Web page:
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Unsuccessful CIF Bids – Next Steps in CIF 2020-21
If your school has been unsuccessful in a CIF bid for building work funding, your first question might be – can I appeal? Unfortunately, the ESFA appeal process is incredibly stringent – with only those schools that are able to prove there has been a material error in their assessment – for example, missing a section of the application – being eligible to appeal.
But just because there is little scope for appealing unsuccessful bids, it doesn’t mean that the bid cannot be revisited. The project itself may have warranted funding but simply required a more considered and extensive bid proposal or stronger supporting material.
Lea Hough are able to review previous unsuccessful CIF bids and provide advice on what to do next. The first thing we would do would be to review the unsuccessful bid and the feedback provided.
All CIF bids receive feedback via the bid portal, which will usually give some indication of how the bid can be improved. Bearing in mind the ‘pass threshold’ of the relevant year of the bid (last year’s funding round had a threshold of 77%), it is possible to compare the score achieved by the failed bid and see how far away the application was from gaining funding.
Upon reviewing a bid prepared by another consultant, or by a representative at the academy or MAT, it can sometimes be obvious where the bid was let down. Our review process will identify where omissions have been made so it’s possible to put together a plan to improve the previous bid.
This will usually include looking at the following:
- Project Need– CIF bids can be won or lost on the quantity and strength of supporting evidence. If possible, collate additional supporting information to demonstrate that the project is needed and is a priority – e.g. if there have been more breakdown costs incurred or more contractor call outs in the 12 months since the last bid. If parts of the school have had to be temporarily closed, or if further risks have been encountered, accounts and evidence of this should be submitted.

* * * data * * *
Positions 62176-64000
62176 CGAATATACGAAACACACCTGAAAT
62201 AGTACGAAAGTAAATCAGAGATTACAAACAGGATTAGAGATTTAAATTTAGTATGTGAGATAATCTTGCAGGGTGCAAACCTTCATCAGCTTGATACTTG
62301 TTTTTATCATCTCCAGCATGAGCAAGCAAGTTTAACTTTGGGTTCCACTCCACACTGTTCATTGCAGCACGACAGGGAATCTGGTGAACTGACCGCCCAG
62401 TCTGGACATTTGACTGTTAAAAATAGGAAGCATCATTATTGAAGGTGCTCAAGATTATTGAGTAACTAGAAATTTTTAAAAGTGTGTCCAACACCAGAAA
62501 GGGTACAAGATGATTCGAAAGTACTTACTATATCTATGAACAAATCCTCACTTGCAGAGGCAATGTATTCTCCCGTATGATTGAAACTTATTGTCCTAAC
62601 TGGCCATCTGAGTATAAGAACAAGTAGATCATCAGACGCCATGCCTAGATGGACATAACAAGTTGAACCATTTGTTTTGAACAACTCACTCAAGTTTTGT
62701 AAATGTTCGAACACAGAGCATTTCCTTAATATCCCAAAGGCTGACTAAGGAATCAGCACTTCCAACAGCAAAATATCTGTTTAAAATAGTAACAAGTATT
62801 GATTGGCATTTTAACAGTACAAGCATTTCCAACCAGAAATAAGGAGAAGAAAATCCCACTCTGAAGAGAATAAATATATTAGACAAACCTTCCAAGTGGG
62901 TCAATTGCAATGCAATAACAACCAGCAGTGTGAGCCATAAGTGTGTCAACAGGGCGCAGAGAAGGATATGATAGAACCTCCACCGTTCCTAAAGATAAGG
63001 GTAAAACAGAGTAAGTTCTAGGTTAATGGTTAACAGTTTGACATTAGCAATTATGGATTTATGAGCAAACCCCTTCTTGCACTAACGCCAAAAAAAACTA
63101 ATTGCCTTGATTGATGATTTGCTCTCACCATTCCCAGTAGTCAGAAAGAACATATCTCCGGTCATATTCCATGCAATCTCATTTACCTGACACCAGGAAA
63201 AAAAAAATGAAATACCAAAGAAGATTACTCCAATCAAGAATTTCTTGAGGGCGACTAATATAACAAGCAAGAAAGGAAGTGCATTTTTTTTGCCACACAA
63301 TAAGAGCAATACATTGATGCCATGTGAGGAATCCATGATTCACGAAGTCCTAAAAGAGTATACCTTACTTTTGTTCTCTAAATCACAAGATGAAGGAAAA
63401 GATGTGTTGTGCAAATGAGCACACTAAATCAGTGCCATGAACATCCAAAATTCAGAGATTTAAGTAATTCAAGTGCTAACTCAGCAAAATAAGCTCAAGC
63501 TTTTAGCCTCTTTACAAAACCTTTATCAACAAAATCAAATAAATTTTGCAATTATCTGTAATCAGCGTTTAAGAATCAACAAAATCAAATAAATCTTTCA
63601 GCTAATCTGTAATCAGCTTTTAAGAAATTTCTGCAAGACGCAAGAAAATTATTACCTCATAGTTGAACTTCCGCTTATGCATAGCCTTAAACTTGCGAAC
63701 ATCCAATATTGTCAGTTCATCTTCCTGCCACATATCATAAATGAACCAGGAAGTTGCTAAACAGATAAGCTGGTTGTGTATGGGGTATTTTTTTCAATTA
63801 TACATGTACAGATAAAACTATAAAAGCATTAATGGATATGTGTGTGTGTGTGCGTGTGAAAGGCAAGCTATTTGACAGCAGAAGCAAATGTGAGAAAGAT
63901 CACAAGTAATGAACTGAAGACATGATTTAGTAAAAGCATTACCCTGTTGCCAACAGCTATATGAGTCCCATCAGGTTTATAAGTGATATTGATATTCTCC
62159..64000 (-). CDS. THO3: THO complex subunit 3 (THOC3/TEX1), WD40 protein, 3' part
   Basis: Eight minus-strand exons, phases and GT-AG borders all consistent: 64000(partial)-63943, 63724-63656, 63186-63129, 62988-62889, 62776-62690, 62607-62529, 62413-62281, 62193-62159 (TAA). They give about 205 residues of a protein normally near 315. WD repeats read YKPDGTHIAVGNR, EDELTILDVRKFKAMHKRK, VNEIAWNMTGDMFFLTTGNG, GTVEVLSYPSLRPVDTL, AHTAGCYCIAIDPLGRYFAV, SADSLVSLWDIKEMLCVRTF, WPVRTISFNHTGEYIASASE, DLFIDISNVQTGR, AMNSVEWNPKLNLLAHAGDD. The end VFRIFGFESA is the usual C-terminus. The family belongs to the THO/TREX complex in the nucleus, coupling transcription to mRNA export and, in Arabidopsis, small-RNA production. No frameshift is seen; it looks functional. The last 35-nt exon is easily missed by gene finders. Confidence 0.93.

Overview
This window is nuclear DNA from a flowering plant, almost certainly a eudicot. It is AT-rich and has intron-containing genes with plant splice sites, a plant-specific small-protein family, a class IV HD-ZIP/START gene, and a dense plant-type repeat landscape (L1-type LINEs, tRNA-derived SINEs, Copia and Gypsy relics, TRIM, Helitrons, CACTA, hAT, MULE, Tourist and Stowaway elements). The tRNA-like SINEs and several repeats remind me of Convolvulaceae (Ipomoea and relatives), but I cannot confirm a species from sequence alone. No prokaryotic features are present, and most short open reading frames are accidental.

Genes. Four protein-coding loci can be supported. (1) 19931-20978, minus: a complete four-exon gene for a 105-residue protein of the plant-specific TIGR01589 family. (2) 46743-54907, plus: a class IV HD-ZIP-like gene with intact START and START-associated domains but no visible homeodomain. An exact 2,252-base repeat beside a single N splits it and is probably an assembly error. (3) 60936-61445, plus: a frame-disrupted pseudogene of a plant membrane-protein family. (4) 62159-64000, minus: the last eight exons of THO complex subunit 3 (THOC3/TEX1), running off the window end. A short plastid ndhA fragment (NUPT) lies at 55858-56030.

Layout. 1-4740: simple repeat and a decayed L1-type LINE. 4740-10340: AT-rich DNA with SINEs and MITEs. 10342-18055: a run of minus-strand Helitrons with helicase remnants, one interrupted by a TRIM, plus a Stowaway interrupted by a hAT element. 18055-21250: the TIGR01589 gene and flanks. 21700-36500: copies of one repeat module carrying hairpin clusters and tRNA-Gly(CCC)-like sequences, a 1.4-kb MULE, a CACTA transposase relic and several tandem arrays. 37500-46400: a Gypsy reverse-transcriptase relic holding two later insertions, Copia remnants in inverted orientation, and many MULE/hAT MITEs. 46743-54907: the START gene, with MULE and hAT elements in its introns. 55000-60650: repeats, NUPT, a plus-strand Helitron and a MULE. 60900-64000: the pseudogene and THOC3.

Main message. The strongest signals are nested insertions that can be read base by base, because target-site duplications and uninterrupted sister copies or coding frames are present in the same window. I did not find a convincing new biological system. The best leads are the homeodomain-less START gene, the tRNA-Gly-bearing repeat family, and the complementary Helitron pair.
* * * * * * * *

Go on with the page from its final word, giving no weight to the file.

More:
- Specialist reports – Some CIF bid applications are for improvement works that will require specialist contractors. If this is the case, specialist reports such as asbestos surveys or reports from consultant engineers may be beneficial in strengthening the proposal.
- Evidence – Photographic evidence can be key in demonstrating the need for renovations or project work. In all likelihood, the condition is likely to have worsened over the last 12 months since the last bid – and being able to show the worsening condition may strengthen the case.
- Project Planning– Projects that have been well-thought out and have few gaps for uncertainties or risk will score better than those where that have margin for error. When reviewing previous bids, we may consider whether there a better way of delivering the works. Where possible, we will work to get approvals (e.g. Planning Permission) in place prior to a bid being submitted.
- Value for Money– This is an important area to focus on as the ESFA as increased the weighting of value for money when it comes to reviewing submitted bids. A number of quotes should be gathered and the quality and longevity of methods and materials should also be considered.
- Contribution by the school – It can be the case that the ESFA is more likely to award funding when a school is willing to make a significant contribution to the works themselves. Reviewing the contribution side of things with a view to the school being able to contribute more could increase the chances of the bid being successful.
Whether preparing a CIF bid from start to finish or working to re-apply for a project that has been unsuccessful in a previous funding round, our team of school building consultants follow the same rigorous processes. Contact us to discuss how we can help you prepare CIF bids for the current round.
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